MTO Forestry condemns the violent industrial action that has been taken against the company by the National Certified Fishing and Allied Workers Union (NCFAWU). The company acquired an interdict against NCFAWU to refrain from violence.

The strike followed a mutual interest dispute that was referred to the Commission for Conciliation, Mediation and Arbitration (CCMA) regarding wages and other mutual interest matters.

“We believe the action has been unnecessary and that with meaningful discussion the parties can reach settlement. The safety of our employees and having reasonable discussions with NCFAWU are our top priorities. We shall not tolerate our employees being intimated or victimized,” says Gretchen Blake, Chief People Officer at the MTO Group, which operates within the forestry and sawmilling sectors in the Southern and Eastern Cape regions.

Blake says some of the employees at the George Sawmill joined NCFAWU this year.  The company’s other trade union representation includes The Chemical, Energy, Paper, Printing, Wood and Allied Workers Union (CEPPWAWU) and the National Union of Metalworkers of South Africa (NUMSA), with whom the company has built a longstanding relationship and to whom the majority of the employees belong.

“MTO engaged NCFAWU to conclude a relationship agreement. This agreement has not been finalised to date. Despite this, we agreed to engage with NCFAWU on wages and other matters of mutual interests. This was in an attempt not to compromise our employees who had an expectation of an annual July salary review.

“All other employees were given adjustments in July, which have been agreed upon by CEPPWAWU and NUMSA. A number of NCFAWU members also signed acceptance of the wage agreement,” Blake says.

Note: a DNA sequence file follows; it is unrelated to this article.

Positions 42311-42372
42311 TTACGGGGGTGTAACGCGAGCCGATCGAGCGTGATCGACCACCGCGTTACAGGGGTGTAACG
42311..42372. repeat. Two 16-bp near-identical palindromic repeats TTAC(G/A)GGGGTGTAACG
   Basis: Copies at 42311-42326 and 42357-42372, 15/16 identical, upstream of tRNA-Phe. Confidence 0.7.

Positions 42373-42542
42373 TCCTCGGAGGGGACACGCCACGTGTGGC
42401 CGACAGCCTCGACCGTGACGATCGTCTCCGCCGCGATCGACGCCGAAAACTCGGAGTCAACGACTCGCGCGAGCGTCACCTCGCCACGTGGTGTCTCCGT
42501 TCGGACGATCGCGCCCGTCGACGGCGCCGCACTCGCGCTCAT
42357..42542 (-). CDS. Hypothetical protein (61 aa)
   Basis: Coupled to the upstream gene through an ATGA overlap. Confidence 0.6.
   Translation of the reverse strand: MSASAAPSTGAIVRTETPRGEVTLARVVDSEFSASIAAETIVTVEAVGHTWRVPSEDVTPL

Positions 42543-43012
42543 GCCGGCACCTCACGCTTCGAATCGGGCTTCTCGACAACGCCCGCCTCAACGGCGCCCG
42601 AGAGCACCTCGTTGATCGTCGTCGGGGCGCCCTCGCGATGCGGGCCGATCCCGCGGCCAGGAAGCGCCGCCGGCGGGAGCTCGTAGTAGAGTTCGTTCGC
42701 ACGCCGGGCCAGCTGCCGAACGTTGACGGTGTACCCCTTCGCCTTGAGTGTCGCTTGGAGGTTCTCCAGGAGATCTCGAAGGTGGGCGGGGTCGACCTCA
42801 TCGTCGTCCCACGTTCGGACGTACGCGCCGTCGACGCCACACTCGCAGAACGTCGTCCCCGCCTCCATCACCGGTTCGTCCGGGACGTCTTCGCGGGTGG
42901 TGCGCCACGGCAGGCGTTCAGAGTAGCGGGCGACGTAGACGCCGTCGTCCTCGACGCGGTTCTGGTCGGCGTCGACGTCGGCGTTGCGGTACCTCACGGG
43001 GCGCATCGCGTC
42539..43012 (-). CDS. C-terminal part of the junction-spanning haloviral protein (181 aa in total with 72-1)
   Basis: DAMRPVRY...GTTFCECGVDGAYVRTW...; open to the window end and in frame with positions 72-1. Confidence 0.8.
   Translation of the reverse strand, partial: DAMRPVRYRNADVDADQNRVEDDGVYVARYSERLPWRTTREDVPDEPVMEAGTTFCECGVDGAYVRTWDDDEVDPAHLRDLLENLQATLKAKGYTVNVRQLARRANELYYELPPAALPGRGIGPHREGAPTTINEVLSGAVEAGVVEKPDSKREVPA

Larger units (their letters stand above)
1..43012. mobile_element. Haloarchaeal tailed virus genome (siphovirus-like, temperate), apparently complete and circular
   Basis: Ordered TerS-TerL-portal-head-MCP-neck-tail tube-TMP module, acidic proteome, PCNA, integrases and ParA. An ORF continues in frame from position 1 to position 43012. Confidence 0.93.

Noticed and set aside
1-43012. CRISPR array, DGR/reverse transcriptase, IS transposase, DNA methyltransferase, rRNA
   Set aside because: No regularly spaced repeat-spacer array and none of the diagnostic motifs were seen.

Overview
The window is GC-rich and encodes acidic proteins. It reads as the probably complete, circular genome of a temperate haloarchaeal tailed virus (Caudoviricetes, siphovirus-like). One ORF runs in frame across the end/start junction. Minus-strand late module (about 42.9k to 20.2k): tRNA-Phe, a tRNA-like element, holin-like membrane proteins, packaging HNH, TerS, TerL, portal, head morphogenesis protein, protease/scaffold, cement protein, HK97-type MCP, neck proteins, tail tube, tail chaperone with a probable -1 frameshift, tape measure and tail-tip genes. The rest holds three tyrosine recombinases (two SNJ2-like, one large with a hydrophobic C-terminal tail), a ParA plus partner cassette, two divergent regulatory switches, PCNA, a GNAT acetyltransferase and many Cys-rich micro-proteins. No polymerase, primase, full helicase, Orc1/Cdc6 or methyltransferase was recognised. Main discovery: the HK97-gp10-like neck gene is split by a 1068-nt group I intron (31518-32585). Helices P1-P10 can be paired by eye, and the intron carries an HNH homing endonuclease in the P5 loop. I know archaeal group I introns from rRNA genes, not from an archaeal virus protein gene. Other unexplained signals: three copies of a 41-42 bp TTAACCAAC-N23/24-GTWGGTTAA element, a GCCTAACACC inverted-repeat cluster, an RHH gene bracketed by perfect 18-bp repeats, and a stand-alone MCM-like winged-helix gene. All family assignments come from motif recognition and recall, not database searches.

NCFAWU declared a dispute just after the second round of wage discussions, demanding an increase which equates to a raise of 27% on the basic wage.

The union also included a demand for an agency shop agreement which will force all employees to pay a union membership fee to NCFAWU, irrespective of their trade union affiliation.

In return, MTO has offered a competitive increase on the basic wage and offered to move the implementation of the new national minimum wage requirement to be effective from 1 January 2018. The new wage requirement is only enforceable in May 2018.

Blake says MTO’s wage increase offer is far more generous than the industry norm. The Company also made it clear that it will not enforce an agency shop agreement as it supports the freedom of affiliations for employees.

“Regardless of MTO’s willingness to engage and reach an agreement to our mutual benefit, the NCFAWU called for a CCMA certificate to strike, which was issued at 16h05 on Friday, 13 October.”

The NCFAWU immediately served the 48 hour notice to embark on a strike. In response MTO issued a defensive lockout notice and invited NCFAWU to a meeting on Monday, 16 October to discuss picketing rules. The strike however started before any rules were discussed.

“We are really disappointed in the unwillingness of NCFAWU to engage in discussions.  This is not in the best interest of the majority of our employees, the company and the wider community. We believe the mechanisms invoked by the union were premature and that meaningful engagement has not been exhausted. The company has offered various alternatives to resolve this.”

MTO has warned the striking workers that violence will not be tolerated. The company obtained an interdict against NCFAWU to abstain from violence. “The safety of our employees comes first,” Blake says.